Introduction to Structure Determination  
Ultraviolet: Introduction  
Introduction   Infrared   Ultraviolet   Mass Spectrometry   NMR   Crystallography   Combined  
 
Radiation in the ultraviolet region of the electromagnetic spectrum has the energy to excite electrons from one energy level to another. Core electrons and those in σ bonds are bound too tightly to be excited by radiation in the ultraviolet region. Excitation of these electrons can only be achieved using higher energy radiation, such as X-rays. The electrons in π bonds are less tightly held and if an organic molecule possesses conjugated π bonds, ultraviolet and even visible light will be able to excite the electrons in these bonds.

Conjugation

Conjugation occurs when a molecule contains alternating double (or triple) and single bonds. The double bonds can be C=C, C=O or C=N and the triple bonds can be C≡C or C≡N. These multiple bonds must be separated by only one single bond. If the multiple bonds are separated by more than one single bond, no conjugation is possible.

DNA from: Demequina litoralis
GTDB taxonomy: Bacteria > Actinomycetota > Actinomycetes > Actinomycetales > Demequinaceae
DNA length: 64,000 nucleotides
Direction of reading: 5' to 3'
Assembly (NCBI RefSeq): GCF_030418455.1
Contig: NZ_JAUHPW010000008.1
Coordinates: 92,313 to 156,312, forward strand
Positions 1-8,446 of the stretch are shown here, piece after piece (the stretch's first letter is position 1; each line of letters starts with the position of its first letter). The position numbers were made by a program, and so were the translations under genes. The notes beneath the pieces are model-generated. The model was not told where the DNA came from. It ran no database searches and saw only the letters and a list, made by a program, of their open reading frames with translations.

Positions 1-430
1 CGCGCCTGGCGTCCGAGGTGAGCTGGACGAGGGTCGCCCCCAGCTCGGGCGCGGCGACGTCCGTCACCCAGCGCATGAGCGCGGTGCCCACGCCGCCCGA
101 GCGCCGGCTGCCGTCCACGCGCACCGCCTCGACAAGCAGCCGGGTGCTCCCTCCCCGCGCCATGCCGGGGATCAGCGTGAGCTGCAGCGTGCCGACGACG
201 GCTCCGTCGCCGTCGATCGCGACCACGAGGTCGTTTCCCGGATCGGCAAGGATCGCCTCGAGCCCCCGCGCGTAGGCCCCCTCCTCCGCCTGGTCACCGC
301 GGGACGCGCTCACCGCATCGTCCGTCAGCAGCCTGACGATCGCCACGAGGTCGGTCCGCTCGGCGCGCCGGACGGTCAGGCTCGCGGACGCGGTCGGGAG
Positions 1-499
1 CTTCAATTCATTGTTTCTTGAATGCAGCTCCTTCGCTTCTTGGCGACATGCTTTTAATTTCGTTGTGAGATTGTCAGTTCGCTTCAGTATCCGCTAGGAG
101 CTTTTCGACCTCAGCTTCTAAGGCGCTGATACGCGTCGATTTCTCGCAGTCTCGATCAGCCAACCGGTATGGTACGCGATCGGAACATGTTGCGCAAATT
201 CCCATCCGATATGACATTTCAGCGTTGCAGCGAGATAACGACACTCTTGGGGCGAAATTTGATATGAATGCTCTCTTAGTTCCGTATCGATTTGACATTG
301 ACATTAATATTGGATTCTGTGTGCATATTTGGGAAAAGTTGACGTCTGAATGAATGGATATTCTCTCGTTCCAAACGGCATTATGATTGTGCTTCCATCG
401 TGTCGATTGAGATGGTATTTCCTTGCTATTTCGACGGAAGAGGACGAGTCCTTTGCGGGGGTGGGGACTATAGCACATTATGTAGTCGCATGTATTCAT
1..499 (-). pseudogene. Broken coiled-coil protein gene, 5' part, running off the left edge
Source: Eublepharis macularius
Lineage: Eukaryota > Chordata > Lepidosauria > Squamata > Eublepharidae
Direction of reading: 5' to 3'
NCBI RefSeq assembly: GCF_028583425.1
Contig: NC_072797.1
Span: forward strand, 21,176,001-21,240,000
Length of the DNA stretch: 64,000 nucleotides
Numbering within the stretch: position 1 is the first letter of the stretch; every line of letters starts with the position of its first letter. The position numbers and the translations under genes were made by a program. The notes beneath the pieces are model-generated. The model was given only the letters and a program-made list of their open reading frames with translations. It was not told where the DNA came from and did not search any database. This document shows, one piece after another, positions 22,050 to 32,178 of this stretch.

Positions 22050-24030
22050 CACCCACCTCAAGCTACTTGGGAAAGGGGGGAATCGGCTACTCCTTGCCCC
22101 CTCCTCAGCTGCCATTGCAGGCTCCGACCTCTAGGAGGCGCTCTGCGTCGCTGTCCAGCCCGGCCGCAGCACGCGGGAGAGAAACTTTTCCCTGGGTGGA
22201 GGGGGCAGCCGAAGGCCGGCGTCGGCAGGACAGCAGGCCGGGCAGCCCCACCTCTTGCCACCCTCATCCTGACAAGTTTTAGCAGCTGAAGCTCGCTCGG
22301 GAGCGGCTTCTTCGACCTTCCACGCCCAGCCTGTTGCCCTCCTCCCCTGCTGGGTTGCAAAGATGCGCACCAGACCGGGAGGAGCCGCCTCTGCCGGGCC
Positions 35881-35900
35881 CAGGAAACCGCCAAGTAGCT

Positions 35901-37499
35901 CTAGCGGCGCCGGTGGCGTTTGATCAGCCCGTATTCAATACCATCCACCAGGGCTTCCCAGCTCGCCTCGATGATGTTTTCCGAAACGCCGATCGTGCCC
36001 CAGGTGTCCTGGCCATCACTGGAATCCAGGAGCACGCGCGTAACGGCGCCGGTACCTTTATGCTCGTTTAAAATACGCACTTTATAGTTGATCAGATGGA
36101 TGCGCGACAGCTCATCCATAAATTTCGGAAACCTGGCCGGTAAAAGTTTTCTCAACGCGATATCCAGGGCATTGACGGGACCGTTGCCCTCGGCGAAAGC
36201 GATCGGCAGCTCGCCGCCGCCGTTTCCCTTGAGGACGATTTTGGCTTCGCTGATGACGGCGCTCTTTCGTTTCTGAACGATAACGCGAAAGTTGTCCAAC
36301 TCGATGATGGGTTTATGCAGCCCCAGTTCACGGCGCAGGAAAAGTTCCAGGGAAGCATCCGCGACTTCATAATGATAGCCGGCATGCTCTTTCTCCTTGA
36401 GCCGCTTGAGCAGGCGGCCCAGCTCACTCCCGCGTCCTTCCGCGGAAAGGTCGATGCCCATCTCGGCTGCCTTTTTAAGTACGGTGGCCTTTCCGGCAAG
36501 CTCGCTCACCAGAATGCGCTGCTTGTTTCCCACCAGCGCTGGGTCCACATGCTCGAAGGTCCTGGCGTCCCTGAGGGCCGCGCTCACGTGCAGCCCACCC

An alternative (and equivalent) definition is that conjugation occurs when there is a sequence of four or more sp2 or sp hybridised atoms in a row.

The more bonds they are in the sequence of alternating double (or triple) and single bonds, the greater the extent of the conjugation. As the conjugation increases, the energy required to excite the electrons decreases. Many natural and synthetic dyes and pigments contain long conjugated systems as the energy required to excite the π electrons is low enough to fall in the visible part of the spectrum. Β-carotene, for example, contains a sequence of 11 alternating double and single bonds and is responsible for the orange colour of carrots.

The table below shows how the extent of the conjugation affects the wavelength of the radiation needed to excite an electron. Where conjugation is present, the bonds involved in the conjugation are shown in red.

Molecule Number of double bonds involved in conjugation Wavelength of exciting radiation (nm)
ethane
ethane
no conjugation 135
ethene
ethene
no conjugation 167
penta-1,4,-diene
penta-1,4,-diene
no conjugation
(the π bonds are separated by 2 σ bonds)
177
(E)-penta-1,3-diene
(E)-penta-1,3-diene
2 225
(E)-hexa-1,3,5-triene
(E)-hexa-1,3,5-triene
3 258
beta-carotene
β-carotene
 
  11 463
 

Note the effect of conjugation: both penta-1,4-diene and penta-1,3-diene contain two C=C bonds but only the latter is conjugated. This increases the wavelength of the light required to excite a π electron from 177 nm to 225 nm.


 
 © Prof Adam Bridgeman, School of Chemistry, The University of Sydney, 2020